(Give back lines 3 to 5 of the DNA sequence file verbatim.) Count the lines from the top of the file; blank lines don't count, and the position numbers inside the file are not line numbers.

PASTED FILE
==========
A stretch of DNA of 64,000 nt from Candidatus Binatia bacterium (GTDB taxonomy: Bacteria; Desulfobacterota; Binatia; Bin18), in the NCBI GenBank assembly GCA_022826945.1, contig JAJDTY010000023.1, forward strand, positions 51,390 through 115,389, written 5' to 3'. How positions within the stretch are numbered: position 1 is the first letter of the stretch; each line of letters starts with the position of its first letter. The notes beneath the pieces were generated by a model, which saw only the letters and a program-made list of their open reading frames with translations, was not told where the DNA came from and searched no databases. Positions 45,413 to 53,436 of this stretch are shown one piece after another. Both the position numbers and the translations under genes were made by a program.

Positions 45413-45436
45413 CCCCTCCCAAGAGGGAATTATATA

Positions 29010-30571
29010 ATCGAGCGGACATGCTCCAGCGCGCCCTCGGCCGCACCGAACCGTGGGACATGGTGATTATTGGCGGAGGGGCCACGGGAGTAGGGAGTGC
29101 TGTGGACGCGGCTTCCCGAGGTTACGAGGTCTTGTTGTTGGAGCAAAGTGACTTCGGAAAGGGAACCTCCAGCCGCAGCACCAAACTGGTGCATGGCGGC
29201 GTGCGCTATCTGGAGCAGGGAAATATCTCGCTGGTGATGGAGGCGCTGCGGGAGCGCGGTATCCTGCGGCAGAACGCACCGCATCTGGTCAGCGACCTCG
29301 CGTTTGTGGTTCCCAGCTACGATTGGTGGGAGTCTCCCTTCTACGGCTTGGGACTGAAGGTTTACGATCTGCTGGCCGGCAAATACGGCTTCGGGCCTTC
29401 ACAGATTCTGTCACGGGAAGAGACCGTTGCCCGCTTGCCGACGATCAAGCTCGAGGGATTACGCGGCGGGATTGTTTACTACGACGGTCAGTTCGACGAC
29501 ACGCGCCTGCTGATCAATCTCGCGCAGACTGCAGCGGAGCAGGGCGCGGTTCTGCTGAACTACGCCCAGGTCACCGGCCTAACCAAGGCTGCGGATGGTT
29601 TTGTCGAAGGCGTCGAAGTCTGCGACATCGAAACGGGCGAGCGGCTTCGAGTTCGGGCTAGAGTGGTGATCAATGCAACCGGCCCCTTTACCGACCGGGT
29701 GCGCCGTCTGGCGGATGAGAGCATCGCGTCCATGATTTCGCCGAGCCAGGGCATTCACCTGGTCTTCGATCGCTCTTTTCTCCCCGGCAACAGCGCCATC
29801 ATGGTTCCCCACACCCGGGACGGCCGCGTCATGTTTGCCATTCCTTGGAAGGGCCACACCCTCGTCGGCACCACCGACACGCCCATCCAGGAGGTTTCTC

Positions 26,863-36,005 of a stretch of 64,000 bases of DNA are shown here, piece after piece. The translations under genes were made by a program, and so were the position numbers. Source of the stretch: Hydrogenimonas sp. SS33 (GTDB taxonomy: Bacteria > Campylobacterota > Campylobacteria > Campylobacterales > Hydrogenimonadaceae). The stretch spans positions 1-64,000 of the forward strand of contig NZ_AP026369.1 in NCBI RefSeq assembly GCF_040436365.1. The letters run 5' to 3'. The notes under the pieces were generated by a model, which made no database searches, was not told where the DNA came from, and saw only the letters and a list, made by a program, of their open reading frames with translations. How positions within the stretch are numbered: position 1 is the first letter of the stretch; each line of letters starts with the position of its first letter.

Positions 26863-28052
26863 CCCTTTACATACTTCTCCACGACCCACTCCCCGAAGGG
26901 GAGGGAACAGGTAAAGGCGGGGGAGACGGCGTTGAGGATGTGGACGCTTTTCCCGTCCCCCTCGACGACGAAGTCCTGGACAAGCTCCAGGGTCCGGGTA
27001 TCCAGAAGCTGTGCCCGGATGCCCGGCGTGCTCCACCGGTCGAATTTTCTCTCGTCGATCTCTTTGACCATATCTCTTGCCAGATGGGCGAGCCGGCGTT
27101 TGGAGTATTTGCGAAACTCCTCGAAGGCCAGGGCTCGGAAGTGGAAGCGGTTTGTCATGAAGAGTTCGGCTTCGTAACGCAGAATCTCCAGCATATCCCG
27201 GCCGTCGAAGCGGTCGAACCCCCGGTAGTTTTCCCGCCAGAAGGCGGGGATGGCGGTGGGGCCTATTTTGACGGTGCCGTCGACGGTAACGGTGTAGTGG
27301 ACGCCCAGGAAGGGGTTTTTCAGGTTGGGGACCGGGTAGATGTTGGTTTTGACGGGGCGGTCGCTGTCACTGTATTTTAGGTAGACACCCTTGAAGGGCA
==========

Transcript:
45413 CCCCTCCCAAGAGGGAATTATATA

Positions 29010-30571
29010 ATCGAGCGGACATGCTCCAGCGCGCCCTCGGCCGCACCGAACCGTGGGACATGGTGATTATTGGCGGAGGGGCCACGGGAGTAGGGAGTGC